‘Whistleblowers’ feud: Efimova lawyer denies Ferris affidavit

Efimova was behind allegations by the late Daphne Caruana Galizia that the Panamanian company Egrant Inc. belonged to Michelle Muscat, the Prime Minister’s wife

Maria Efimova
Maria Efimova

Former FIAU investigator Jonathan Ferris had personally promised to travel to Greece to testify in favour of Maria Efimova, in court proceedings challenging a European Arrest Warrant issued against her by Malta.

But her lawyer has denied suggestions made by Efimova’s husband on Twitter that Ferris would have sent an affidavit on her claims that two Pilatus Bank officials were present during her interrogation when she was accused by her employers of misappropriating money from the bank.

Efimova was behind allegations by the late Daphne Caruana Galizia that the Panamanian company Egrant Inc. belonged to Michelle Muscat, the Prime Minister’s wife.

Efimova, a Russian national who was sacked by Pilatus Bank in 2016, has since fled the island but faces two sets of criminal proceedings: defrauding Pilatus Bank, and making false accusations about the officers who interrogated her – among them Ferris, who was a police inspector up until June 2016, before leaving to join the FIAU.

Her failure to turn up in court after she left Malta led the courts to issue two European Arrest Warrants (EAW) against her. But after turning herself in to Greek police in March 2018 – the day Pilatus Bank chairman Ali Sadr Hasheminejad was arrested in the United States – a Greek court ruled that she should not be extradited to Malta.

Jonathan Ferris (right) accused Maria Efimova (above) of lying about him in her statements to magistrate Aaron Bugeja
Jonathan Ferris (right) accused Maria Efimova (above) of lying about him in her statements to magistrate Aaron Bugeja

After last Sunday’s publication of Magistrate Aaron Bugeja’s 15-month investigation on the Egrant allegation – which inquiry stated that her testimony contained too many contradictions and could not be relied on – Ferris accused Efimova of lying about him, adding that he was “angrier than anyone” that she hadn’t been extradited to Malta.

Efimova and her Cypriot husband Pantelis Varnavas hit back at Ferris’s comments on Twitter, with Varnavas claiming that Ferris had sent an affidavit to Efimova’s lawyer in Greece stating that bank officials were present during her interrogation in Malta. “My wife was put in lock-up and intimidated. And if he wants to see my wife he can visit us in Crete, and I will explain to him who suffered,” Varnavas wrote.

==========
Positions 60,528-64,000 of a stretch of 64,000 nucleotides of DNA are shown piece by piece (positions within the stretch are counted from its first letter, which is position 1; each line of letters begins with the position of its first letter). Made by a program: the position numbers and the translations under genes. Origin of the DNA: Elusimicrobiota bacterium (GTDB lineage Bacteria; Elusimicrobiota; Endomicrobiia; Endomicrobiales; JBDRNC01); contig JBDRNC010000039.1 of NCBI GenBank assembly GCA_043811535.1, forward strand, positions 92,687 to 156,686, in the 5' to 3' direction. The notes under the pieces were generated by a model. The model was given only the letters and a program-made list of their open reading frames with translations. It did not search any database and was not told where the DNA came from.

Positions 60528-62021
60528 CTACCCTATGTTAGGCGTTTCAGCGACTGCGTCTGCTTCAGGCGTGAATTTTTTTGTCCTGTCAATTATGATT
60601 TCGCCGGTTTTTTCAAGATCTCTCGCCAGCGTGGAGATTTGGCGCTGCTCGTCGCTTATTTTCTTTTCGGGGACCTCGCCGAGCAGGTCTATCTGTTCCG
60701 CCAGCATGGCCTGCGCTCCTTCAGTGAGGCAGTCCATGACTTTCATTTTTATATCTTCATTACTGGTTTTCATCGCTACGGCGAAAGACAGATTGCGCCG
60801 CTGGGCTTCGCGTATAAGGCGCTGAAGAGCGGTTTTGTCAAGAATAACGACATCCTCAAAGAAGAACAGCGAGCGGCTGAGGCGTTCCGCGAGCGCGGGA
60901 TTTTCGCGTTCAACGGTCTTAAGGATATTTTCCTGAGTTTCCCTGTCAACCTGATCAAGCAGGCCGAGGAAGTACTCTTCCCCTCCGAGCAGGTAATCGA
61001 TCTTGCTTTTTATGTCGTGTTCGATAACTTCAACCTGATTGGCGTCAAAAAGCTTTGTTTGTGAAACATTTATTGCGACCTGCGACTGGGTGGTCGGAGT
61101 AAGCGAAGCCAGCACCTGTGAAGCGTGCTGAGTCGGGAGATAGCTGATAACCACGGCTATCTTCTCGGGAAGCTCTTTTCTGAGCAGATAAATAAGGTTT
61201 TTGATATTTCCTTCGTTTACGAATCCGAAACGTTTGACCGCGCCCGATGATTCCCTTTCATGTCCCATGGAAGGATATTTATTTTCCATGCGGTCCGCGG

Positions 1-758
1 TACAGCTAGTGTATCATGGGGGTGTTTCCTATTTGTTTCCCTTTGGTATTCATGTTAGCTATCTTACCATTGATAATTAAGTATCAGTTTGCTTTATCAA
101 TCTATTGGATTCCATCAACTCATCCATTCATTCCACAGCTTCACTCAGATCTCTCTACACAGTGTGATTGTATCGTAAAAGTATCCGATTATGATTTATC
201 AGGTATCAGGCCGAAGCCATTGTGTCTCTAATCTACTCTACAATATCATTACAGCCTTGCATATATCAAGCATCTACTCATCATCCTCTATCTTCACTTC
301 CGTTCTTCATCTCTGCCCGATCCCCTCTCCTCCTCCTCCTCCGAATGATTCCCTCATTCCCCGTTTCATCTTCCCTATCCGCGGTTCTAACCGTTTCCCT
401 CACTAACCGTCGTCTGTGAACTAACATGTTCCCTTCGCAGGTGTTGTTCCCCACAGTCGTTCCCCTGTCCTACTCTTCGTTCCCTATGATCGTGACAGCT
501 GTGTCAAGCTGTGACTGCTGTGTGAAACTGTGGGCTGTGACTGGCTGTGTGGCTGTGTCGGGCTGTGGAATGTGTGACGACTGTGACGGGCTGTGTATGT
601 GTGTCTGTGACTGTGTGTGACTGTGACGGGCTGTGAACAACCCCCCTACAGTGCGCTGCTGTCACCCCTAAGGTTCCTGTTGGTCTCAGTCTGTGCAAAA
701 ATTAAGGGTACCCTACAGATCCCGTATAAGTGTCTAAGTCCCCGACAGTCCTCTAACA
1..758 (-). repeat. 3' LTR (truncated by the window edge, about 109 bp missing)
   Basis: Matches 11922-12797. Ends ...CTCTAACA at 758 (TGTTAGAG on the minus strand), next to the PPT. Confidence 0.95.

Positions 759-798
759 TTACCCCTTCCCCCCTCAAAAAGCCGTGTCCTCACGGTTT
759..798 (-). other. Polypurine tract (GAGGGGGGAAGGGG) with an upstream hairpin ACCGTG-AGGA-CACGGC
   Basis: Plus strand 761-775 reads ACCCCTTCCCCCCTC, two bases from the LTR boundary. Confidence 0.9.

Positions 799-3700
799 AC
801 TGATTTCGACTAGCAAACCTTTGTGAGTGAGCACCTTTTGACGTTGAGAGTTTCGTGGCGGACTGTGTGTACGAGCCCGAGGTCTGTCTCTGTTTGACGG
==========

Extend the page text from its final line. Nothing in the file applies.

Efimova called Ferris a “crook’s doormat” and accused him personally of “putting [her] through hell and trying to make even more damage.”

Ferris had indeed told MaltaToday at the time of Efimova’s court hearing in Athens that he was willing to “testify to the truth” if requested by the authorities there.

But Efimova’s lawyer this week told MaltaToday that he had not received an affidavit from Ferris, as claimed by Varnavas, although he couldn’t be sure where a similar document had been presented to Maltese authorities. He said he had personally spoken to Ferris, who assured him that he would be willing to travel to Greece and
testify if required to.

While Ferris was ultimately not required to testify on Efimova’s behalf, Nationalist MEP David Casa had travelled to Greece to visit Efimova in jail and to testify in her favour.

Asked by MaltaToday whether he regretted defending Efimova, Casa said their “collaboration” related to his work investigating the “criminal activities exposed in relation to Pilatus Bank, Nexia BT, Konrad Mizzi and Keith Schembri.”

Casa is pursuing his own political battle against Labour minister Konrad Mizzi and the PM’s chief of staff after publishing an unfinished dossier by the FIAU alleging a possible money laundering set-up – a day after the Egrant inquiry findings were published.

“On that she has been proved right time and time again,” Casa said, pointing out that Efimova had been right about the bank’s client list, its connection to auditors Nexia BT, “the connection between Pilatus Bank and Henley & Partners, and on the money laundering processes of the bank. My testimony in Greece was related to my work. The subject-matter of the 49 pages of the released inquiry is not the subject of my work and nor was it part of my testimony.”

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